|Regina Police Service|
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|Logo of the Regina Police Service.|
|Legal personality||Governmental: Government agency|
During the late 1890s, Regina was capital of the Northwest Territories, though not more than a collection of frame buildings and tents. In 1891 some residents lobbied the Town Council to appoint an individual to maintain sanitation laws and help keep livestock from roaming the streets. By 1892, Mayor Richard H. Williams was concerned about the increase of petty crime in the town; a concern that turned to annoyance because the North-West Mounted Police refused to enforce town bylaws. On July 19, 1892 Council approved the appointment and swearing in, four days later, of James Williams, as Regina’s first Town Constable. He worked out of the first City Hall on 11th Avenue and Scarth Street. Williams received a monthly salary of $50 and a free uniform to wear while on duty, while he supplied his own gun. Williams duties included impounding stray animals, preventing street obstructions, keeping the town “toughs” under control, ringing the town bell at appointed hours, waiting on Council, enforcing sanitation laws, controlling roaming livestock, licensing transient traders, billiard rooms and refreshment houses and issuing dog tags.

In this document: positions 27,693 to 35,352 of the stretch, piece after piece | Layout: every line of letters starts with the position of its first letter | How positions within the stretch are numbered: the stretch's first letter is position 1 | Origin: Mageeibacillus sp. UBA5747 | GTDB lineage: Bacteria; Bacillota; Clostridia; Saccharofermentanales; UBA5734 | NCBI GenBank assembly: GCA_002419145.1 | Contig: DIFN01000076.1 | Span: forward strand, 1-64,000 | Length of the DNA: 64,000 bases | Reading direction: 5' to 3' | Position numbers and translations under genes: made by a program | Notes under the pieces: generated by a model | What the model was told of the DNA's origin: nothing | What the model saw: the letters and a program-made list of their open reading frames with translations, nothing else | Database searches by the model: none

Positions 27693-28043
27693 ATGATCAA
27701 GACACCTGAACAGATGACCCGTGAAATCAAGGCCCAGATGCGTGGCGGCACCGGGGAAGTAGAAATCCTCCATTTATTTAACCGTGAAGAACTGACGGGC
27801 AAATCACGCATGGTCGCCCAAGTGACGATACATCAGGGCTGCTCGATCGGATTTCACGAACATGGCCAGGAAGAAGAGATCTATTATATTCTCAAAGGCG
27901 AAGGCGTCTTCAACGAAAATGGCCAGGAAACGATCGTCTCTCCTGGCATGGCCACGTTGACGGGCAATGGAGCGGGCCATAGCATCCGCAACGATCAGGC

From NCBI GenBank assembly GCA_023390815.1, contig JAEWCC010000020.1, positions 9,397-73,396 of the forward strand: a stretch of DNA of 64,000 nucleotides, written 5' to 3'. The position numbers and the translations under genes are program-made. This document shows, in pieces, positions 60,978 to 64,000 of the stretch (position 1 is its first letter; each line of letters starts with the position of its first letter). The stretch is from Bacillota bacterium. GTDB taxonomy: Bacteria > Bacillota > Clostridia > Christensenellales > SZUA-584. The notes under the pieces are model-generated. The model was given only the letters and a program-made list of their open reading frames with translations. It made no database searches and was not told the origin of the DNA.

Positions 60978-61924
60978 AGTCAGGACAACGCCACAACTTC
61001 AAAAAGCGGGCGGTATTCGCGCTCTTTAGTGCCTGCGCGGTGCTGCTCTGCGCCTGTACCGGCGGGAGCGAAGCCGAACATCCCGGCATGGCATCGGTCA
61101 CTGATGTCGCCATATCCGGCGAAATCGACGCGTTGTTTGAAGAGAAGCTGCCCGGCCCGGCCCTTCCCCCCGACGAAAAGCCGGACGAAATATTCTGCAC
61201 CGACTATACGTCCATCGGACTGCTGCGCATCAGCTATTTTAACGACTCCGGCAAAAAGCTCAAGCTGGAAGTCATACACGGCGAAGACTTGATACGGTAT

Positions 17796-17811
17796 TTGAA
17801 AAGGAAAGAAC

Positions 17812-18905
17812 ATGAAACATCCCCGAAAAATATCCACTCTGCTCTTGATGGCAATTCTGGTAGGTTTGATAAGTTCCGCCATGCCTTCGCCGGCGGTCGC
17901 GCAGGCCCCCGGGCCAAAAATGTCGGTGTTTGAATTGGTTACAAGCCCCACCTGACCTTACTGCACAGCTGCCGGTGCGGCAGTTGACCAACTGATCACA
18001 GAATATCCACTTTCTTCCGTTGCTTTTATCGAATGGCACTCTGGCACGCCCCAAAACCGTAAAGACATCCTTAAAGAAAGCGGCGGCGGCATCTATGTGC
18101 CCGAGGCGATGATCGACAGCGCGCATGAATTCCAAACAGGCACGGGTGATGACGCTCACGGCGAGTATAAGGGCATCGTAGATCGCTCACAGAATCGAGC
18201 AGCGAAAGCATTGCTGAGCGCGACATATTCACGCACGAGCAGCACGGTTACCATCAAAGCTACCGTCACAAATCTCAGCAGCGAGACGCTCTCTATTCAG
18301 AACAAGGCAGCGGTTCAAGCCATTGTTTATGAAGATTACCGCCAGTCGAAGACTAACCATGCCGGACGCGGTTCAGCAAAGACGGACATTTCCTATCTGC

From those humble beginnings, the City of Regina has grown, as has its Police Service. In 2006, the Regina Police Service has an authorized strength of 343 sworn police members, 4 special constables and 139 civilians.
They are sworn to protect the rights of individuals in the city.